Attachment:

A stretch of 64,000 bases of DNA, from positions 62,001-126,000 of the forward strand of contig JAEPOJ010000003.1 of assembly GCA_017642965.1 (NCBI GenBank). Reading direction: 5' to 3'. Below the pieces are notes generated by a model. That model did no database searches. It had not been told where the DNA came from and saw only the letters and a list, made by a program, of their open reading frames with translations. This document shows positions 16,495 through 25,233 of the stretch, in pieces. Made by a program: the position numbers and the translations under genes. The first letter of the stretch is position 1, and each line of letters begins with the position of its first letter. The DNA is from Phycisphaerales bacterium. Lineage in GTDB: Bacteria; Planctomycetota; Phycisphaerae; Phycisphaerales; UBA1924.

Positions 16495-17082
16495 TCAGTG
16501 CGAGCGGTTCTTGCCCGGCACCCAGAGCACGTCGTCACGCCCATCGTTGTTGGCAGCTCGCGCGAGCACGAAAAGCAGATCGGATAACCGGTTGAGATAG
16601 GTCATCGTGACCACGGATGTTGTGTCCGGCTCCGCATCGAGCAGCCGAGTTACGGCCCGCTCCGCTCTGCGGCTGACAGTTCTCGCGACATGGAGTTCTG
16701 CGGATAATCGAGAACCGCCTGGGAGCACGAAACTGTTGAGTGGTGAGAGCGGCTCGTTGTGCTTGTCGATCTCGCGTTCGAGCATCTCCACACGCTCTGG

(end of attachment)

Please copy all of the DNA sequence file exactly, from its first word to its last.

A stretch of 64,000 bases of DNA, from positions 62,001-126,000 of the forward strand of contig JAEPOJ010000003.1 of assembly GCA_017642965.1 (NCBI GenBank). Reading direction: 5' to 3'. Below the pieces are notes generated by a model. That model did no database searches. It had not been told where the DNA came from and saw only the letters and a list, made by a program, of their open reading frames with translations. This document shows positions 16,495 through 25,233 of the stretch, in pieces. Made by a program: the position numbers and the translations under genes. The first letter of the stretch is position 1, and each line of letters begins with the position of its first letter. The DNA is from Phycisphaerales bacterium. Lineage in GTDB: Bacteria; Planctomycetota; Phycisphaerae; Phycisphaerales; UBA1924.

Positions 16495-17082
16495 TCAGTG
16501 CGAGCGGTTCTTGCCCGGCACCCAGAGCACGTCGTCACGCCCATCGTTGTTGGCAGCTCGCGCGAGCACGAAAAGCAGATCGGATAACCGGTTGAGATAG
16601 GTCATCGTGACCACGGATGTTGTGTCCGGCTCCGCATCGAGCAGCCGAGTTACGGCCCGCTCCGCTCTGCGGCTGACAGTTCTCGCGACATGGAGTTCTG
16701 CGGATAATCGAGAACCGCCTGGGAGCACGAAACTGTTGAGTGGTGAGAGCGGCTCGTTGTGCTTGTCGATCTCGCGTTCGAGCATCTCCACACGCTCTGG